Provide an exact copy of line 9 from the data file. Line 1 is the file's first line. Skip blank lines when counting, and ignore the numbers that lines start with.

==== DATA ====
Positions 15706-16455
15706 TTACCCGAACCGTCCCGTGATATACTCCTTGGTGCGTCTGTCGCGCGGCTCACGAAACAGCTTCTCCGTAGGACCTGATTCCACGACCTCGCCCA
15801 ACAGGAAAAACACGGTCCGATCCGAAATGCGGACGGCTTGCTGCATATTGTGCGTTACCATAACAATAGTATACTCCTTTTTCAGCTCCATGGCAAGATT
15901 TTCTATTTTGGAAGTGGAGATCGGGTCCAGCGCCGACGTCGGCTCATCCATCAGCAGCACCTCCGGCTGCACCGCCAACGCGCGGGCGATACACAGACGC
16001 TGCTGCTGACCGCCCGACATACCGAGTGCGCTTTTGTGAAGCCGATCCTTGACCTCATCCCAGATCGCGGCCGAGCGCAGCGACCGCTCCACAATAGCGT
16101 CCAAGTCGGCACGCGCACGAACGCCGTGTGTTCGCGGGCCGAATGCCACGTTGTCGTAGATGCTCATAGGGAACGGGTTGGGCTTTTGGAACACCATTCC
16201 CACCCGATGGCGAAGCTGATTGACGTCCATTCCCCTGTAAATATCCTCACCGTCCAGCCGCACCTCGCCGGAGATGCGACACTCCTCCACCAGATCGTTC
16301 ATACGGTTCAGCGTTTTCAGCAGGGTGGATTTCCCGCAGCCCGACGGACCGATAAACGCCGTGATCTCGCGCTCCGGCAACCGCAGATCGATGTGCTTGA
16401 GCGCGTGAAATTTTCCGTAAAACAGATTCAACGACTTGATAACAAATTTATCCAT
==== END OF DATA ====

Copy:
16401 GCGCGTGAAATTTTCCGTAAAACAGATTCAACGACTTGATAACAAATTTATCCAT